Comm'r of Soc. Sec. Admin., 359 F.3d 1190, 1193 (9th
Cir. 2004)). Substantial evidence is defined as “more
than a mere scintilla” of evidence. (See Richardson
v. Perales, 402 U.S. 389, 401 (1971); see also
Andrews v. Shalala, 53 F.3d 1035, 1039 (9th Cir. 1995)).
This means such relevant “evidence as a reasonable mind
might accept as adequate to support a conclusion.”
(See Consolidated Edison Co. v. NLRB, 305 U.S. 197
(1938) (defining “a mere scintilla” of evidence);
see also Gutierrez v. Comm'r of Soc. Sec., 740
F.3d 519, 523 (9th Cir. 2014) (“The court must consider
the record as a whole and weigh ‘both the evidence that
supports and the evidence that detracts from the
ALJ's' factual conclusions.” (quoting Mayes
v. Massanari, 276 F.3d 453, 459 (9th Cir. 2001)))).
evidence supports more than one interpretation, the Court
must uphold the Commissioner's interpretation. (See
Burch v. Barnhart, 400 F.3d 676, 679 (9th Cir. 2005);
see also Bowling v. Shalala, 36 F.3d 431, 434 (5th
Cir. 1988) (“we may not reweigh evidence, try the case
de novo, or overturn the Commissioner's decision
if the evidence preponderates against it.”) (quotation
marks and citation omitted). In weighing the evidence and
making findings, the ALJ must apply the proper legal
standards. (See Gutierrez, 740 F.3d at 523 (citing
Bray v. Comm'r of Soc. Sec. Admin., 554 F.3d
1219, 1222 (9th Cir. 2009); Benton v. Barnhart, 331
F.3d 1030, 1035 (9th Cir. 2003))).
The ALJ's 2015 Decision
followed the five-step sequential evaluation process set
forth at §§ 404.1520 and 416.920 and issued an
unfavorable decision against Joyce on June 18, 2015.
(See ECF No. 16-1 at 22). At step one, the ALJ found
that Joyce had not engaged in substantial gainful activity
from his alleged disability onset date of September 26, 2012.
(Id. at 27). At step two, the ALJ found that Joyce
had the following severe medical impairment for Social
Security purposes: disorder of the lumbar spine (20 C.F.R.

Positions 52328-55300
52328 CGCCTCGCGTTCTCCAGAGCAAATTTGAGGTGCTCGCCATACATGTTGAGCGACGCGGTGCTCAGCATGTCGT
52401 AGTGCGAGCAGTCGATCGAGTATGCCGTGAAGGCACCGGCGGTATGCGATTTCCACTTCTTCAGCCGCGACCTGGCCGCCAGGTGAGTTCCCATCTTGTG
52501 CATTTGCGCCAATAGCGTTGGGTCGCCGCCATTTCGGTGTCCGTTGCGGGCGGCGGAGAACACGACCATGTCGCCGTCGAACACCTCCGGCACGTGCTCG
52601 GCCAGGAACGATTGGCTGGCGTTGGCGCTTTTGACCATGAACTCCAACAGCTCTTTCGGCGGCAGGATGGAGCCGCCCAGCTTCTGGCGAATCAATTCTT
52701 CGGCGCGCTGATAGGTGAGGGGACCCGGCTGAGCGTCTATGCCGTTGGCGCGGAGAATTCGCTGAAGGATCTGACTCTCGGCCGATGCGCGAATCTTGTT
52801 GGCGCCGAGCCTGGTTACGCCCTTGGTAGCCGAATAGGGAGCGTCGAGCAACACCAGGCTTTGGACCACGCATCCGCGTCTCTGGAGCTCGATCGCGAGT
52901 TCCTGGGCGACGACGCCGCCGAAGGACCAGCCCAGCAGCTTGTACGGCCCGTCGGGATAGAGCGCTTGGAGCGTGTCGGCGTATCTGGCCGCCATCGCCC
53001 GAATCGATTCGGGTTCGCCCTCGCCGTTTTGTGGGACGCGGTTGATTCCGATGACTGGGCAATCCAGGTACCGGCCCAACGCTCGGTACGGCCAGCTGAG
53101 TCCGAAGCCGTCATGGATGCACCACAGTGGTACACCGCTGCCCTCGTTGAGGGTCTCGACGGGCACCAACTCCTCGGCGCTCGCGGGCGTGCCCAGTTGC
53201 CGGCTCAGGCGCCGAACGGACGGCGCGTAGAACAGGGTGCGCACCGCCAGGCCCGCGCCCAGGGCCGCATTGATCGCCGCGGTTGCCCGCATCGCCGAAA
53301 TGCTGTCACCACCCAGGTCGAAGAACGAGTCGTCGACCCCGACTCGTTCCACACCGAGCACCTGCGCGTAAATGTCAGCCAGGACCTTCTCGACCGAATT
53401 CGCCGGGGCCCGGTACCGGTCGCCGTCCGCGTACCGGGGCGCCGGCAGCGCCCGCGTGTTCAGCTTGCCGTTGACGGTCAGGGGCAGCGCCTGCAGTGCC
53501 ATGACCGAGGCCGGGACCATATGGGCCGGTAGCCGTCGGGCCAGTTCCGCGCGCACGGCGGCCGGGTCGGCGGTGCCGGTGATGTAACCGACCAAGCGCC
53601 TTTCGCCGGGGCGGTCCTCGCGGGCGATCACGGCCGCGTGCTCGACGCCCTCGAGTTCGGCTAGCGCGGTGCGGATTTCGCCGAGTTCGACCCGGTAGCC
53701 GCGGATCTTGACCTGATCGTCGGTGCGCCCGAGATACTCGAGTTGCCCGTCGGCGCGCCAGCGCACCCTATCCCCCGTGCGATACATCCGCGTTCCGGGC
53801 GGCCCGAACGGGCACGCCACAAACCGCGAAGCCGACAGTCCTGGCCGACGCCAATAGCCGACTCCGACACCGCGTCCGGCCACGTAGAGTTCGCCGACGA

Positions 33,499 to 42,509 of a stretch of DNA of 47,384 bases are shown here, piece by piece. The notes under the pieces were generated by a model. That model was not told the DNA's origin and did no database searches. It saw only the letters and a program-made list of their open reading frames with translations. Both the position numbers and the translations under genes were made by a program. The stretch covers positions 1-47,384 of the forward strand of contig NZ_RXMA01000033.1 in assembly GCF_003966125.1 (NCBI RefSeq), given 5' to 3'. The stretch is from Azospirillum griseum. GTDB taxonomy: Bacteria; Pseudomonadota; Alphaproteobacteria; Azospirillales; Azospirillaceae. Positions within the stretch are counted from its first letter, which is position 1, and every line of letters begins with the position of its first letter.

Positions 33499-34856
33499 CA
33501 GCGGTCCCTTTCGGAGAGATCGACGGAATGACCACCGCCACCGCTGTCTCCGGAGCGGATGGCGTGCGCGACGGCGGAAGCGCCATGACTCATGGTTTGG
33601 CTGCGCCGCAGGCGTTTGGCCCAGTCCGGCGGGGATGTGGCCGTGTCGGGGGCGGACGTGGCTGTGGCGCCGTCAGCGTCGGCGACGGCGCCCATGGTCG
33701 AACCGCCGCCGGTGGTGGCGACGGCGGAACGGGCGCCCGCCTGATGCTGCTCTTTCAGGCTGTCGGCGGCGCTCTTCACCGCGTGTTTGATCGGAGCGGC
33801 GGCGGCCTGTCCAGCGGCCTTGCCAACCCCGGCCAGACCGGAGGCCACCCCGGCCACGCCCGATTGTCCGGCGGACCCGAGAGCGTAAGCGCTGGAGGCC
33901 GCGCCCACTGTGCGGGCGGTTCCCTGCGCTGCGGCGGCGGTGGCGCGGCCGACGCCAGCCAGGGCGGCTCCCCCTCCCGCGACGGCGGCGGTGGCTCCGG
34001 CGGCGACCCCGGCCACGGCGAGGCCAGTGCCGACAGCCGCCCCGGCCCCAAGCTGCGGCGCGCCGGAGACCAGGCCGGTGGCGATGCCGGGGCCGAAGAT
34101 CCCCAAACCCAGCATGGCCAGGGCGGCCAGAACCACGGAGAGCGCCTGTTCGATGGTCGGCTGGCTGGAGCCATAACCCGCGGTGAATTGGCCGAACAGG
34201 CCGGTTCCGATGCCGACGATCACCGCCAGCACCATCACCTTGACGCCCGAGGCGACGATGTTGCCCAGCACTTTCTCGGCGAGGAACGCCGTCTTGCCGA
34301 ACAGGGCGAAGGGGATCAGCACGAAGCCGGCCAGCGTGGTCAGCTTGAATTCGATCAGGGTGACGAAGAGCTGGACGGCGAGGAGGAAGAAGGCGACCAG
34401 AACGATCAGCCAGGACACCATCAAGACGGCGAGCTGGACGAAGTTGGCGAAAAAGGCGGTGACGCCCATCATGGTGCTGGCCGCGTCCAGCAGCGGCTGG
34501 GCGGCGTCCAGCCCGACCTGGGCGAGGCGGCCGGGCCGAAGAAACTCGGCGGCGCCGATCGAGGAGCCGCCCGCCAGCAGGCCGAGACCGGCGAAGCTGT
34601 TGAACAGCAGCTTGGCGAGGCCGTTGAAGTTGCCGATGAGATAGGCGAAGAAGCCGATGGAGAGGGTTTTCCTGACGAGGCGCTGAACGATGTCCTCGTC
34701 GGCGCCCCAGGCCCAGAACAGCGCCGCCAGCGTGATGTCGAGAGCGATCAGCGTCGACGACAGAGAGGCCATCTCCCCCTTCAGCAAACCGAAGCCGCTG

404.1520(c) and 416.920(c). (Id.).
three, the ALJ determined that Joyce did not have an
impairment, or combination of impairments that met or
medically equaled one of the listed impairments in 20 C.F.R.
Part 404, Subpart P, App. 1. (Id. at 29). Continuing
the process at step three, the ALJ reviewed the evidence
within the record and found that Joyce demonstrated the RFC
“to perform light work … except he cannot climb
ladders, ropes, or scaffolds.” (Id.). The ALJ
found that Joyce “needs to avoid concentrated exposures
to excessive vibration, and all exposure to hazardous
machinery, unprotected heights, and operational control of
moving machinery.” (Id.). The ALJ also found
that Joyce “can stand and/or walk for four hours in an
eight-hour day.” (Id.).
four, the ALJ, relying on the testimony of vocational expert
Dr. Gerald Davis, found that Joyce was unable to perform his
past relevant work as a stock clerk, fast food worker,
cabinet assembler, cook, kitchen helper, construction worker,
laborer, carpenter, roofer, and drywall installer.
(Id. at 32). At step five, the ALJ again relied on
the testimony of the vocational expert, and considering
Joyce's age, education, work experience, and RFC, found
that there were jobs that existed in significant numbers in
the national economy that Joyce could perform, such as locker
room attendant and electrical assembler. (Id. at
33). Based on these findings, the ALJ concluded that Joyce
was not disabled from September ...